Fresh produce packaging: more than just a pretty face
Australia’s post-harvest technologies and Indonesia’s multi-modal transport flexibility were identified as key areas for collaboration at the AIC’s recent supply chains discussion.
“‘Supply chain’ is no longer an academic word,” opened Professor Nyoman Pujawan from Institut Teknologi Sepuluh Nopember, or ITS. “Everybody is now talking about [it].”
- Post-harvest technology (and down-stream processing) is a key area for bilateral collaboration
- Finer data and more communication strengthens supply chains against spikes and other disruption
- Closed state borders gave Australian business a taste of “inter-island trading” which could help them approach the Indonesian market
Specifically, everybody is talking about disruptions to supply chains. Professor Nyoman, an AIC Senior Fellow and lecturer in Supply Chain Management, ran a survey early in the pandemic on how various industries had been affected, finding manufacturing the hardest hit with 90 percent of respondents feeling moderate to severe disruption – and this was back in April.
An example from the everyday he shared related to packaged mineral water sales: “Now there is an increase in demand for the gallon size and a significant decrease for the cup size,” because the cup size is generally used at events.
Early on, Australia’s international supply chains were disadvantaged by the fact the country was essentially “at the end of any line,” reflected Louise McGrath, General Manager of International Competitiveness at the Australian Industry Group.
Getting products, especially fresh, in and out of the country became increasingly difficult as supply chains elsewhere bogged down.
One benefit, however, is that many Australian companies keep larger inventories to mitigate the risks that come with being at the end of the world.
“There aren’t many companies in Australia who rely on just-in-time for inputs, because we’ve always had these risks and shocks,” said Louise. This absorbed initial shocks for some Australian companies and led to some delivering European products to European consumers faster than local suppliers could.
A key advantage held by Australia’s primary producers, and a strength that Indonesia should learn from, is not logistics of supply chains but rather preparation and packaging, according to Vincentius Sariyo from agriculture e-commerce platform TaniHub.
This, he says, is holding back Indonesia’s export potential: “We cannot deliver the fruits in a good condition.”
Louise McGrath agrees, but added that many Australian producers still have not realised that this is an area for business and engagement with the world.
“What’s valued is not actually those vegetables, it’s all those processes [in] HACCP: all our quality control, our traceability, our packaging… If Australian companies start to think that is their expertise, rather than grapes or apples or whatever, then that really provides a lot of opportunities for [collaboration].”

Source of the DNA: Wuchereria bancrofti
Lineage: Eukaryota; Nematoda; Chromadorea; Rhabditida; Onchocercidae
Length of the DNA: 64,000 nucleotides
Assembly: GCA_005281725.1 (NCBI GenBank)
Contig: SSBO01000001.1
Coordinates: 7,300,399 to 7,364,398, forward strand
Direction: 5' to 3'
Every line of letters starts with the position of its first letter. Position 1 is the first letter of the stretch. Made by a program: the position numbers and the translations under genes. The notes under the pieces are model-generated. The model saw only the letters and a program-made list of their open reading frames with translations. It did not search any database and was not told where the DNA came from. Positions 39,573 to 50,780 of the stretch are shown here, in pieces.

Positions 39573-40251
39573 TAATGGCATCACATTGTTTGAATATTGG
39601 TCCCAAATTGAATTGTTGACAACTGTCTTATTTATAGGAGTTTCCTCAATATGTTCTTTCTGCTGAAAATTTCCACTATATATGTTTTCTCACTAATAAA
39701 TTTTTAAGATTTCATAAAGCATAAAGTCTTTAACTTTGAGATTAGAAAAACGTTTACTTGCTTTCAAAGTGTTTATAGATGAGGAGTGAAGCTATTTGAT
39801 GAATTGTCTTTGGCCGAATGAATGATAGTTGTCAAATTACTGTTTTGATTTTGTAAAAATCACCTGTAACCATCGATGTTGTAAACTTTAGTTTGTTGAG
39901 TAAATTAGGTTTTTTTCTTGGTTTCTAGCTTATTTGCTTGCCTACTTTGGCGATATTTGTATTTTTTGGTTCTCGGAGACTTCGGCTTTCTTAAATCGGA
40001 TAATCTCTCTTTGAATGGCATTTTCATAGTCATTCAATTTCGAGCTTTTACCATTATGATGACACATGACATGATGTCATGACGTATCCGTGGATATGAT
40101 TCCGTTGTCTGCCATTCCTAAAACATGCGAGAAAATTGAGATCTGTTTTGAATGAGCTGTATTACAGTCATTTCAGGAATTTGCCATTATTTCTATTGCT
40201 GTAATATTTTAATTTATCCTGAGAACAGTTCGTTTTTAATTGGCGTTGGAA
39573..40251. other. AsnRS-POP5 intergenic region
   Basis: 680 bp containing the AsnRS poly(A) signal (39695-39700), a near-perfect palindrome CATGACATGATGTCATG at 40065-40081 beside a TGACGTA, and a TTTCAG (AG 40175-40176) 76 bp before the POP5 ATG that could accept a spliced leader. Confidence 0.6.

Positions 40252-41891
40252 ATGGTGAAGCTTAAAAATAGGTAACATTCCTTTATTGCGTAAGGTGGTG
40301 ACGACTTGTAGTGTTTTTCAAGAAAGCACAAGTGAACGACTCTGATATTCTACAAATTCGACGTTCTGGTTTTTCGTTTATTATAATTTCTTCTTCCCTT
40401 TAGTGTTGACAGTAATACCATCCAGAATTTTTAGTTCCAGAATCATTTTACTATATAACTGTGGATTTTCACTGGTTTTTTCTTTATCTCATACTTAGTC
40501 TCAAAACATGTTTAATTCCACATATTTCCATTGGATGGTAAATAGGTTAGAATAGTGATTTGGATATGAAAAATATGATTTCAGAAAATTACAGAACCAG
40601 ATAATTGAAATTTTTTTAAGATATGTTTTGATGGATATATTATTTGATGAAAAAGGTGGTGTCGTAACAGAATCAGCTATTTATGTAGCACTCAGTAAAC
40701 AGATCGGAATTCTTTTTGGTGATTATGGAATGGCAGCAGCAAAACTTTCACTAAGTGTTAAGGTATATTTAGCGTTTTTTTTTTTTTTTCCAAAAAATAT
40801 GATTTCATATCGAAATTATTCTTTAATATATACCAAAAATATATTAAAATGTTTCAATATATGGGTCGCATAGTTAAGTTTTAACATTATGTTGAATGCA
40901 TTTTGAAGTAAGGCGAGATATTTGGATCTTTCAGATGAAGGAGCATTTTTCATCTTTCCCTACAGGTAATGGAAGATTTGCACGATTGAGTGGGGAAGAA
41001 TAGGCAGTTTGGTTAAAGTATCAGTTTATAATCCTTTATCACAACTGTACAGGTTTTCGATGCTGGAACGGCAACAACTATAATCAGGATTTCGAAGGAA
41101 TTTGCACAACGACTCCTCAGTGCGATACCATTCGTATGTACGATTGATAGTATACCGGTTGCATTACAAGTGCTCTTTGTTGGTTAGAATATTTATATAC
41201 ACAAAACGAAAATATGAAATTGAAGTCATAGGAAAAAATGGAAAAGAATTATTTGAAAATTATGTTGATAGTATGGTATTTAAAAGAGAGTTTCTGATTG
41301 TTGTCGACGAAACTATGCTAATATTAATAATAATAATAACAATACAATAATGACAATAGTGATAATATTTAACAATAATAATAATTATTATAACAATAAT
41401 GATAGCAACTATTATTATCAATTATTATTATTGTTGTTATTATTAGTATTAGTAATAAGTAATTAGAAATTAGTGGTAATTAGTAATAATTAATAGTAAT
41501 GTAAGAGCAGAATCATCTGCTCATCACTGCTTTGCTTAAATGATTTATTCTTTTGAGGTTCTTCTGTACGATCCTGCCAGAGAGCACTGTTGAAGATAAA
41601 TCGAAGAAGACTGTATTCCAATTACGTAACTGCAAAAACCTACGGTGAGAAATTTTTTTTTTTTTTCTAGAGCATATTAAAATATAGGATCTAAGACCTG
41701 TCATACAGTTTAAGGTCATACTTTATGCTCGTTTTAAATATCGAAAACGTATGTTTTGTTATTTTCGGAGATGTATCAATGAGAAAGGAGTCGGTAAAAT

And Australia could learn from Indonesia’s multi-modal transport.
“We’ve become quite lazy,” Louise observes, “just putting things on trucks or on planes. If we had some of the Indonesian flexibility in using all the modes of transport at our disposal, I think that would have held us in better stead [for the crisis]”.
Managing spikes with data
How did TaniHub keep up with a 300 percent spike in consumer demand while some competitors were forced to pause operations to cope?
“A combination of data analytics and experience,” says Pak Sariyo, Director of Supply Chains for the start-up.
As small spikes grew into “unimaginable spikes” as the crisis spread, TaniHub ramped up data collection on farmer stocks from daily tabs to three times a day. Distribution of “ultra-fresh” produce (from harvest to consumer in just a day or so), he explained, presents particular challenges, with data needed on “availability, shelf life and quality”.
“We discuss intensely with our farmers regarding what is ready, what is not ready. For the items in stock, we increased purchasing up to 500 percent, just to secure the availability.”
This mirrors Louise McGrath’s observation that the biggest change in supply chain processes this year has been an increase in communication.
Pivot to online
Although TaniHub had to adjust quickly to contactless deliveries, being a digital-based operation saw them relatively well placed for a pandemic. Many other companies had their entire pivot to online thrust upon them.
This was particularly the case for business-to-business (B2B) operations, explained Louise McGrath, adding that, conversely, “business-to-consumer (B2C) products, such as wine, food and skincare, were very early adopters of e-commerce, particularly for international sales”.
AI Group received a “quite extraordinary” flow of requests, she said, around how to set up online shops and do online marketing from companies that had “never considered it before”.
Inter-island trade experience
One positive Louise hopes to see emerge from covid is Australians being more ready to enter Indonesia, having both switched to digital and experienced inter-island trading of sorts at home.
“Although we are one island right now, we’re broken into many islands as we have internal state border barriers. [This] might give companies more confidence in looking at Indonesia.”
“The fact that they’re so successfully navigating this crisis and managing to maintain a national logistics chain, even if it is diminished, is a really positive story for Australian companies.”
IA-CEPA will compound these benefits, she adds, with some rules around data and digital processes being “the first [of their kind] Indonesia has agreed to with any other trading partner.”